Instigator
PGA2.0 avatar
Points: 21

Abortion: The Woman Should NOT have the Right to Choose, with one exception.

Voting

The participant who scores the most points is declared the winner

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Debate details
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Category
Health
Time for argument
Three days
Voting system
Judicial decision
Voting period
One month
Point system
Four points
Characters per argument
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Contender
SkepticalOne avatar
Points: 11
Description
Pro contends that abortion is taking the life of a human being and therefore should be considered murder/a wrong, not a woman's right to choose.
Con contents that abortion should be the woman's right to choose and that it is not wrong for the woman to abort that life, whether the woman chooses to do so before or after the "age of viability" of the unborn.
Termination of pregnancy because of a threat to the life of the mother will be the exception to the rule (i.e., tubal pregnancy/Ectopic pregnancy).
The debate aims to convince others that the position held is the most reasonable of the two.
1st Round - Pro Definitions
1st Round - Con Definitions and Acceptance
2nd Round - Opening Arguments
3rd Round - Rebuttals and Additional Arguments
4th Round - Rebuttals and Additional Arguments
5th Round - Summary and Final Rebuttal; No New Arguments
I request that forfeiting one round will automatically grant the opponent the win. Please consider this before accepting.
Round 1
Published:
I thank the judges for accepting the responsibility of judging our debate and thank SkepticalOne for agreeing to debate me on what I consider a most important issue.

The purpose we designated to Round 1 is for defining our terms.

DEFINITIONS

Abortion
The deliberate termination of a human pregnancy, most often performed during the first 28 weeks of pregnancy.

Abortion Law and Legal Definition
Abortion is defined as the termination of pregnancy by various methods, including medical surgery, before the fetus is able to sustain independent life. In Roe v. Wade, 410 U. S. 113 (1973), the U. S. Supreme Court determined that the Constitution protects a woman's decision whether or not to terminate her pregnancy. Specifically, the Court ruled that during the first trimester of pregnancy the state cannot bar any woman from obtaining an abortion from a licensed physician. During the second trimester, the state can regulate the abortion procedure only to protect the woman’s health. In the third trimester, the state may regulate to protect fetal life, but not at the expense of the woman’s life or health.

In a companion case, Doe v. Bolton, 410 U. S. 179 (1973), the Court held further that a state may not unduly burden a woman's fundamental right to abortion by prohibiting or substantially limiting access to the means of effectuating her decision.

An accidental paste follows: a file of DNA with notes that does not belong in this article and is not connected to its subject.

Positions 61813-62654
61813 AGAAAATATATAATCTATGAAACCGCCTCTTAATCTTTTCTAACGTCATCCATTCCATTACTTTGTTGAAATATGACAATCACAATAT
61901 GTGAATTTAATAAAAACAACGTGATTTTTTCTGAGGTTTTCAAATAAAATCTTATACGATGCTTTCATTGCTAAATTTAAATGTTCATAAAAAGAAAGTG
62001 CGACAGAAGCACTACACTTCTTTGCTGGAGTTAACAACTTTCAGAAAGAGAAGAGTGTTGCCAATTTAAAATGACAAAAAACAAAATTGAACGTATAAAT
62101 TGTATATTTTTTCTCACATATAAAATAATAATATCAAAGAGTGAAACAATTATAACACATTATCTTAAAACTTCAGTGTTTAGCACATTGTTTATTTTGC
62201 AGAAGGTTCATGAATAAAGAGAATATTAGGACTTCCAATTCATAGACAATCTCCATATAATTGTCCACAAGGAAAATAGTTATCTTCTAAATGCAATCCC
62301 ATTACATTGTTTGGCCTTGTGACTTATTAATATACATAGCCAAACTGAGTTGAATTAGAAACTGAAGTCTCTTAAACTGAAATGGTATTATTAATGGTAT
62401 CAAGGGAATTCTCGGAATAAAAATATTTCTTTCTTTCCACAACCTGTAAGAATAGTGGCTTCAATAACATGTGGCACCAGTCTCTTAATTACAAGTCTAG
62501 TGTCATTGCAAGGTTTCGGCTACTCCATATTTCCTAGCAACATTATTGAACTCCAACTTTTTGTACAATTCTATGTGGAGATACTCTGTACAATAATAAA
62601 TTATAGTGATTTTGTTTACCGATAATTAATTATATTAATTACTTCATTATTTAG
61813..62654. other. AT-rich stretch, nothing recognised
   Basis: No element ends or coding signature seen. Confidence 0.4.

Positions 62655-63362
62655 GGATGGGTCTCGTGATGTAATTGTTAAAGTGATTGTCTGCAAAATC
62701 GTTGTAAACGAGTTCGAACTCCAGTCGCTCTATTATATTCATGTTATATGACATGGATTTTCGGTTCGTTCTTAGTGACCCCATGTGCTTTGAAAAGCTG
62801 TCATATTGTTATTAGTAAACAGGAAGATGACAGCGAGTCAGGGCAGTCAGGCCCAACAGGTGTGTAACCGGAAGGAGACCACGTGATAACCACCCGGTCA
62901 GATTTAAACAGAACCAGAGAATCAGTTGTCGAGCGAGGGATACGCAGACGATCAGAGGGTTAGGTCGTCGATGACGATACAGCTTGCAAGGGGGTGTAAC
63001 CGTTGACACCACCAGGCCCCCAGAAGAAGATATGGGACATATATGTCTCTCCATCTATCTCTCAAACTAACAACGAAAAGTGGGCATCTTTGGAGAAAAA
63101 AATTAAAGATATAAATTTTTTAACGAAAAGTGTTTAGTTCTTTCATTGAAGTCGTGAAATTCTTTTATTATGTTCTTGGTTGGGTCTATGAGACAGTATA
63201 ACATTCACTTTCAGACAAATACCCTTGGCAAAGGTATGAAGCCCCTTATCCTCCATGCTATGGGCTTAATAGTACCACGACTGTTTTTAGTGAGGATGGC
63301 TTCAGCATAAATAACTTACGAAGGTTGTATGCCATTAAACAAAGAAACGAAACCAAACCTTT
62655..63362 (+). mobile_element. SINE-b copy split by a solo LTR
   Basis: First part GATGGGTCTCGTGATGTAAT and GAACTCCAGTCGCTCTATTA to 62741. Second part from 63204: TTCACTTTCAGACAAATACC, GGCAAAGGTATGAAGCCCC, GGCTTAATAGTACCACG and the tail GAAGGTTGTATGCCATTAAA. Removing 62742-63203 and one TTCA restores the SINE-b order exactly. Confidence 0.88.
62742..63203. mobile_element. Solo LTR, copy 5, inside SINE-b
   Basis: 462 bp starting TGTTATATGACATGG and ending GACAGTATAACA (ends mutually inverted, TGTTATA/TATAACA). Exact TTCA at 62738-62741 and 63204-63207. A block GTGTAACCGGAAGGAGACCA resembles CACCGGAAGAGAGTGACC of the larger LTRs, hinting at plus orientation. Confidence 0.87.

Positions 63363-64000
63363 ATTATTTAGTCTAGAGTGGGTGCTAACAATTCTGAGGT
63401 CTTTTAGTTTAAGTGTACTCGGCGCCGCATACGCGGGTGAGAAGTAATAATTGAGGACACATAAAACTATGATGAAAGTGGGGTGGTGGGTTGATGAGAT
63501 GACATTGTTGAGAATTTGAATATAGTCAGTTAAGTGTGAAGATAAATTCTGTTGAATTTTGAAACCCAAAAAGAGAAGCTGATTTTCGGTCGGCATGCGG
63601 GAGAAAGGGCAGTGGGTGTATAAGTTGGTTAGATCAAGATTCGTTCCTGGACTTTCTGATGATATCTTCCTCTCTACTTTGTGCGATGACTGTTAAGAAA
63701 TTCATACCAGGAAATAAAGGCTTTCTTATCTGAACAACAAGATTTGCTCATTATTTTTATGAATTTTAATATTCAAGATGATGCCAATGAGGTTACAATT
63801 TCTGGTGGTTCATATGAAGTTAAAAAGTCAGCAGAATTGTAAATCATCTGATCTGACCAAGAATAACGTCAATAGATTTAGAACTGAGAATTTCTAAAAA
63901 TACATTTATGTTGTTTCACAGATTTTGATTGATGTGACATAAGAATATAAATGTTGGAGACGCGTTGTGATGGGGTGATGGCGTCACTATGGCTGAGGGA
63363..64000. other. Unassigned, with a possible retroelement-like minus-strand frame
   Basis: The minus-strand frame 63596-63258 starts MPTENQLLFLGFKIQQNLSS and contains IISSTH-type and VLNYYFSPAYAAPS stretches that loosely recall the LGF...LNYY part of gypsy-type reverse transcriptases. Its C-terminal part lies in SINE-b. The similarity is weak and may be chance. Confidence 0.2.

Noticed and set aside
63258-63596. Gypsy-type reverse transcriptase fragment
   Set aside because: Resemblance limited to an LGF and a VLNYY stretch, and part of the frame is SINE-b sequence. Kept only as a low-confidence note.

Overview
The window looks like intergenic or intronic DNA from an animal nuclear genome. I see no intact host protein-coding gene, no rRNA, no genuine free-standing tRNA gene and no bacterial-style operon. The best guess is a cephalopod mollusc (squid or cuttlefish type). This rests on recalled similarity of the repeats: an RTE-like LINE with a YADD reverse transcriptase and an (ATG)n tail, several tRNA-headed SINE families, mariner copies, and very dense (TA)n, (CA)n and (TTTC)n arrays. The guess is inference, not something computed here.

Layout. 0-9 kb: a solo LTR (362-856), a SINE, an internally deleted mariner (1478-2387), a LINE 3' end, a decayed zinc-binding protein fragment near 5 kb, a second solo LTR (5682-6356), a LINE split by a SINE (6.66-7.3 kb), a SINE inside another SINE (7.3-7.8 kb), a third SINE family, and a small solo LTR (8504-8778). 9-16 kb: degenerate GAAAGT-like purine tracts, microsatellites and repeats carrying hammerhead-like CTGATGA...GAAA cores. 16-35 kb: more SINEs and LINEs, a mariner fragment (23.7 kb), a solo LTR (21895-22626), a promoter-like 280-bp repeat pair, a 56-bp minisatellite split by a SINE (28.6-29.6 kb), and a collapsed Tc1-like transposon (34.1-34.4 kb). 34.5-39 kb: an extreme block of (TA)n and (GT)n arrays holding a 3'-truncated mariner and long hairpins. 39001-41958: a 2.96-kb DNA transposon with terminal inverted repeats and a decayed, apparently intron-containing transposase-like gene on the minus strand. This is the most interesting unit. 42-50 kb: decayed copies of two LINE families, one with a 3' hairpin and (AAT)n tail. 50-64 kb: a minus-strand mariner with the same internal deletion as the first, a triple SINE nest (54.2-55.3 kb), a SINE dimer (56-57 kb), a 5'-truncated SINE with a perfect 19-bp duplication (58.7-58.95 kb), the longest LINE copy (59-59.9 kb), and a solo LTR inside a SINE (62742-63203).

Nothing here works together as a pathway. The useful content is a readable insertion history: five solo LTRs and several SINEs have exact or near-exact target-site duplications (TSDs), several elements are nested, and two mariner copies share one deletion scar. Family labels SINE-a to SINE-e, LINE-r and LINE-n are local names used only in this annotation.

***

Definition of human:
1 of, relating to, or characteristic of humans
2 consisting of humans
3 a) having human form or attributes
b) representative of or susceptible to the sympathies and frailties of human nature

Medical Definition of human:
1 a: of, relating to, or characteristic of humans
b: primarily or usually harbored by, affecting, or attacking humans
2: being or consisting of humans
3: consisting of members of the family Hominidae

Definition of conception:
1 a : (1) the process of becoming pregnant involving fertilization or implantation or both (2) embryo, fetus
b: beginning

Definition of person:
1: human, individual —sometimes used in combination especially by those who prefer to avoid man in compounds applicable to both sexes
5: the personality of a human being

Legal Definition of person:
1: natural person
2: the body of a human being

Medical Definition of a Person:
1. A living human.
2. The composite of characteristics that make up an individual personality; the self.
3. The living body of a human.
4. Physique and general appearance.

Definition of a Person:
1. a human being, whether an adult or child:
2. a human being as distinguished from an animal or a thing.

Age Of Viability
The age of viability (also known as fetal viability) is the age at which a fetus can live outside of the womb. The age of viability is around 24 weeks but fetuses as early as 22 weeks can survive with stringent and intense medical intervention.

Viability
Capability of living; the state of being viable; usually connotes a fetus that has reached 500 g in weight and 20 gestational weeks (i.e., 18 weeks after fertilization).

Published:
After much nail biting, we got a group of judges to accept and you all have our thanks! This round has been designated for acceptance and definitions. I accept.  As to the definitions, PGA has provided some definitions I feel are meaningful to this debate. However, I will provide my own so that it will be clear what I mean when I say these words and in an attempt to avoid any equivocation. All definitions are from the Oxford dictionary and are as follows:

Person: A human being regarded as an individual.

Autonomy: The right or condition of self-government; Freedom from external control or influence; independence.